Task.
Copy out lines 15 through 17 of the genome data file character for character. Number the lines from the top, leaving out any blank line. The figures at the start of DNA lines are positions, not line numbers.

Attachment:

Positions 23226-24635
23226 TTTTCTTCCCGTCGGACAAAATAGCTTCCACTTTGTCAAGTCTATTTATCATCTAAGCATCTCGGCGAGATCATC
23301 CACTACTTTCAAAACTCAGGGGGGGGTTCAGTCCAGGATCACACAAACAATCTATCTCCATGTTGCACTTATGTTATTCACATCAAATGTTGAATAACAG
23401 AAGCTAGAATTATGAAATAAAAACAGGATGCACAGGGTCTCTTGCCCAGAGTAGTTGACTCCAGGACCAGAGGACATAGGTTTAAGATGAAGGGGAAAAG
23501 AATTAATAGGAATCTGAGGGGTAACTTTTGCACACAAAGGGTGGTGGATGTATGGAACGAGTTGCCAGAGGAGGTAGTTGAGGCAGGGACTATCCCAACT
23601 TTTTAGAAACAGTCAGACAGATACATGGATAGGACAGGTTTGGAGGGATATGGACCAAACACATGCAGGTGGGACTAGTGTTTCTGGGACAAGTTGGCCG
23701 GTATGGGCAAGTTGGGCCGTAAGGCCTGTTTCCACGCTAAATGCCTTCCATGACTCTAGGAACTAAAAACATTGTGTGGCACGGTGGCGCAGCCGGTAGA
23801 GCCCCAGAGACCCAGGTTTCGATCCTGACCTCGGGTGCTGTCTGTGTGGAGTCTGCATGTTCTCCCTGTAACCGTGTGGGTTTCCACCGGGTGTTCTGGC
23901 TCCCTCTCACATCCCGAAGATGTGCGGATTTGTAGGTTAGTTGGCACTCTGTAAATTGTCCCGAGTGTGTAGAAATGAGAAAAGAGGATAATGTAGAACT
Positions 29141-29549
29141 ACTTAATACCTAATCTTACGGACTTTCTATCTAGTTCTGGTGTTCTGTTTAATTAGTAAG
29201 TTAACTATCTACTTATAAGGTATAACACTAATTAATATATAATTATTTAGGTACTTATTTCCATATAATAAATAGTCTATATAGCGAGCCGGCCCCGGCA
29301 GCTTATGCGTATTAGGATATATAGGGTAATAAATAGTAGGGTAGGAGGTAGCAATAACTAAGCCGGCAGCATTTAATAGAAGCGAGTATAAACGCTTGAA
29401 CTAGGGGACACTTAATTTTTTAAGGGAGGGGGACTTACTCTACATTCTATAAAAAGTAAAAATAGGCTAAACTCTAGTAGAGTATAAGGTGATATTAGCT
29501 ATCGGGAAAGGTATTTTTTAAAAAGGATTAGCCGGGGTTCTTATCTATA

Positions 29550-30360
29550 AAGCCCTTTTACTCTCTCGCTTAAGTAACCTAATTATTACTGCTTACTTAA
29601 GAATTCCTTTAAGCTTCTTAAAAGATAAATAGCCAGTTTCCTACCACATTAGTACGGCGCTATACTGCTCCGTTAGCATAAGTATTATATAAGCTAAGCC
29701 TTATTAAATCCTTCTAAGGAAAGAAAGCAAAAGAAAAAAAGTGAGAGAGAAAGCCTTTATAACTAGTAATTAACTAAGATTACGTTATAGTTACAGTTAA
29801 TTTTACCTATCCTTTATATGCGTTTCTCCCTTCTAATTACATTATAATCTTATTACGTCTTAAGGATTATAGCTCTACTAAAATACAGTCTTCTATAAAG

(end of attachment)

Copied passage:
29501 ATCGGGAAAGGTATTTTTTAAAAAGGATTAGCCGGGGTTCTTATCTATA

Positions 29550-30360
29550 AAGCCCTTTTACTCTCTCGCTTAAGTAACCTAATTATTACTGCTTACTTAA